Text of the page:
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philosophy and psychoanalysis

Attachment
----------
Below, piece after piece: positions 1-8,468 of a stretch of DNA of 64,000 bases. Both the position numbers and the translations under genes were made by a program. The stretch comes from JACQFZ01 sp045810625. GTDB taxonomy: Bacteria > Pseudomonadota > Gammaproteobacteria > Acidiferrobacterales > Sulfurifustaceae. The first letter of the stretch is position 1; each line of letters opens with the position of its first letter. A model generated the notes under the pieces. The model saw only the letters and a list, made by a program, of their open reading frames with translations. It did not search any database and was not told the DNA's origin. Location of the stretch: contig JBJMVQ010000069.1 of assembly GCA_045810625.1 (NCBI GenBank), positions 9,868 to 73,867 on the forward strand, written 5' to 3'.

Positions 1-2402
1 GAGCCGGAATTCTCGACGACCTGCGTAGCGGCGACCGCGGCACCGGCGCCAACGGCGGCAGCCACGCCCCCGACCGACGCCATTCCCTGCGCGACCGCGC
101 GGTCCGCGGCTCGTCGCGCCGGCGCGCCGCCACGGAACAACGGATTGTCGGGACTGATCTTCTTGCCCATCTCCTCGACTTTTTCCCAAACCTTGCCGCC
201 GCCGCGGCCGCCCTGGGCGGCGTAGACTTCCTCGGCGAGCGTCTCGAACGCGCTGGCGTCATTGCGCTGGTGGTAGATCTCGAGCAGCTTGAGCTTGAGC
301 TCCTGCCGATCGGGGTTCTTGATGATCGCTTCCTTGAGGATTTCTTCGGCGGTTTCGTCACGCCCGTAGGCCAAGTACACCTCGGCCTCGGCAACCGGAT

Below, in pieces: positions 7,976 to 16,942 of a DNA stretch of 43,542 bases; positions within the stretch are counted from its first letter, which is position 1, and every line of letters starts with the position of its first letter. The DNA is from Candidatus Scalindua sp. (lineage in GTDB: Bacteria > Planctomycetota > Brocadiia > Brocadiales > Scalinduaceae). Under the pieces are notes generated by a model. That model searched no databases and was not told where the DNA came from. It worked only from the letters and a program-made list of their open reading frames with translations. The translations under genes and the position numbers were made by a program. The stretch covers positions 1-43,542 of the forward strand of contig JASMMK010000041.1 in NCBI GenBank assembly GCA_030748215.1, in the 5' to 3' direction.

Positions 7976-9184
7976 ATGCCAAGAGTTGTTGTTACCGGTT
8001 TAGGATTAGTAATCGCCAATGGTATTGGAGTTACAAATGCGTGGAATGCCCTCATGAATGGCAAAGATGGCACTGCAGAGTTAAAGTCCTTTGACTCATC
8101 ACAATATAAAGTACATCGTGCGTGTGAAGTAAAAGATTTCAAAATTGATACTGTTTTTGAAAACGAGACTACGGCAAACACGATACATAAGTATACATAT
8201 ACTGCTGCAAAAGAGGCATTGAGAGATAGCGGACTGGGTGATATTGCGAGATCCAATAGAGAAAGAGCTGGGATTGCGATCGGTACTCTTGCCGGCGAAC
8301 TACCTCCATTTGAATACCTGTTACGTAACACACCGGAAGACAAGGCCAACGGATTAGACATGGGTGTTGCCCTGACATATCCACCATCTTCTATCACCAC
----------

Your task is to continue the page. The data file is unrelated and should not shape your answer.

# ISSN 1751-8229 Volume Ten, Number Two A Hermeneutic of Hope: Problematising ! i ek’s Apocalypticism Ola Sigurdson, Dept. Literature of History of Ideas and religion, University of Gothemburg, Sweden In this paper, I wish to problematize Slavoj ! i ek’s use of the apocalyptic tradition in his political philosophy, especially focusing on the consequences it has for his understanding of hope. 1  Especially, I find his strong emphasis on the disjunction between the state before and after the radical event implies a radical discontinuity between the present state and the state of emancipation, that the possibility falls away of any kind of criteria for a useful distinction between authentic and inauthentic events. Such a lack of a more developed hermeneutics of discernment opens up for a potential ‘decisionism’ in ! i ek’s work despite itself; decisionism in the sense of the evental decision itself provides the criteria for what counts as a legitimate emancipation rather than any preconceived criteria. This means, in turn, that the heavy emphasis on discontinuity between the state before the event and after, 1  I would like to thank my colleague Hjalmar Falk for his very insightful and constructive critique of an earlier version of this paper, the anonymous reviewer for forcing me to express myself (hopefully) a bit more clearly, and Cindy Zeiher for many good points on the final version.    $ results in a philosophical version of ‘supersessionism’ – that is, for example, the theological understanding that the Jewish people was superseded or replaced by the Christian church – that belie any continuity between the memory of what once was and the hope for what is to come. If there is only little or no continuity whatsoever between the state before and the state after the event between memory and hope, does this not mean the end of hope as we know it? My critique against ! i ek, then, is that his weak sense of hope makes emancipation almost unimaginable here and now, and more like a leap into the dark rather than a condition to be desired even when one can only partially imagine what it might be like. I shall proceed this inquiry of hope by means of a theological critique, however, my purpose is to call attention to a latent weakness in ! i ek’s political conception. I begin by clarifying some of the key concepts of my argument, especially ‘apocalypticism’, ‘eschatology’ and ‘hope’ and with introducing the apocalyptic tradition in Christianity, its hermeneutic challenges, as well as the relation between the more general concept eschatology and its relation to alterity. I then proceed with a summary of philosopher and psychoanalyst, Jonathan Lear’s understanding of ‘radical hope’. It is at this conjuncture that I return to ! i ek, where I explore the ways he relates to the ‘apocalyptic’ heritage. Here I discuss the act of hoping and the object of hope – on loss as well as a possible future – and will discuss ! i ek’s dialectical understanding of hope in relation to Lear’s conception and, specifically, what ! i ek’s understanding of hope might imply in terms of possibilities to discern the emancipatory quality of an event. In my concluding section I summarize my argument in relation to the potential decisionism and supersessionism in ! i ek’s work and why this might imply the end of hope as we know it. Eschatology and Alterity  As a kind of general background to my argument, I shall begin with a very short exposition of theological understandings of apocalypse and eschatology and their relation to alterity. Such an exposition could aptly begin where the Christian Bible ends: In the Book of Revelation in the New Testament, also known as The  Apocalypse  from the first (Greek) word of the text. Here the reader gets a graphic description of the world to come. After the seven seals are broken and the seven trumpets have sounded, after the fights with the dragon and the beasts are over, after the seven angels with the seven plagues of God’s wrath have flown, after the    % thousand years of the millennial kingdom is over and Satan has been released, there is a vision of a New Jerusalem. According to chapter 21, this is a quite extraordinary city, given that it is built of jasper, gold as pure as glass, pearls, and every kind of precious stone. Not only is the building material amazing, it is a city that promises everlasting peace and where the nations will come to heal. Through it a river of the water of life will flow. This provides a vision of a city that will inform the imagery of Christian eschatology for centuries. The Bible starts in Genesis with a formless and empty earth which then continues into a garden, but ends as a city; an image of both human and divine community. The image of the city in Revelation puts one before an immediate hermeneutic obstacle. A city of gold where the foundations of city walls are made of jasper, sapphire, agate, emerald, onyx, ruby, chrysolite, beryl, topaz, turquoise, jacinth and amethyst seem wildly impractical. Even allowing for a hermeneutic gap of almost two thousand years where one cannot be sure what the srcinal readers thought of all these precious stones, there must have been readers of Revelation even then wondering what to do with such an imagery that hardly could be taken literally.   (Or, rather, can it? Given the obscene affluence of some of the world’s super-rich today, is it actually thinkable that such a city could be appealing to someone?) Perhaps, and this is a conjecture, such imagery is chosen because it deliberately wants to draw attention to the impossibility of taking it at face value, thus forcing the reader to imagine a city beyond our present conditions. If this is correct – and it certainly is for some historical exegetes – then the purpose of the strange imagery is to evoke the image of a city discontinuous with our present, more contemporary cities. This is perhaps an obvious point to make, but it nevertheless illustrates the dilemma which any discussion of the future, whether it be political or theological, faces: is the future merely a prolongation of the present or will it be different? The image of the city in Revelation (a book that throughout history has inspired many emancipatory movements) is obviously on the side of imagining a different future. But, how different is this different future? In my illustration of the New Jerusalem in  Revelation , there is both continuity and discontinuity: we recognise the image of the city even when it is a different city from all present cities. I shall not deal here with the extraordinary rich, problematic and extremely varied history of interpretation of the imagery detailed in the Book of Revelation , the only apocalyptic book in the New Testament, a text which has always been    & recognized by the Christian tradition as being very difficult to interpret. To note two prominent historical interpretations, Augustine (354–430) interpreted the millennial kingdom in chapter 20, verses 1–6 as an ahistorical allegory for the time between the first and the second coming of Christ, whereas Joachim of Fiore (1135–1202) thought of it as an actual, historical period, a peaceable kingdom in  history rather than after   history (Svenungsson 2014: 65, 76 f.). These differing interpretations of the millennial period are representative of how these authors interpret  Revelation  in general, particularly given these authors’ different yet equally prominent Wirkungsgeschichten  or effective histories. Neither of these authors consider the image of the peaceful city as a literal image of the world to come. However, the function of propagating this particularly abstruse imagery is to alert the reader that the New Jerusalem is quite unlike the old one as well as any city known to us. The emphasis, perhaps, is on the discontinuity between the new and the old rather than continuity. The image of the New Jerusalem not only raises the general question of the continuity and discontinuity between this world and the world to come for Christian theology, but also, specifically in Joachim’s case, the continuity and discontinuity between different eras in history. Eschatology is the locus  in Christian theology that deals with this question, not only with regard to things to come in a futural or historical sense, but in its entirety: if God is transcendent, which incidentally does not only mean that God is far away but alter  , how alter   is this alter  ? What is the end   of the world, in the sense both of its final chapter and its semogenic context? Theology in an eschatological mode deals with questions concerning the relation between continuity and discontinuity, whether regarding the alterity of God, the form of the coming peaceable kingdom, or the resurrection of the dead. If the coming world of peace is too like our own, one may suspect that it will not be as peaceable as one hopes. But if it is completely different, then what is the point of hoping for it, as it will be completely unrecognizable to us? Eschatology needs to strike a balance between continuity and discontinuity, so as to avoid the extremes of trite permanence and irrelevant alterity. The image of the city in the Book of Revelation  attempts to recognize this. As the British theologian Gerald Loughlin puts it: ‘We can only imagine paradise on the basis of our knowledge of earthly gardens’ (Loughlin 2004: 281). Likewise, one cannot imagine divine cities other than through earthly cities.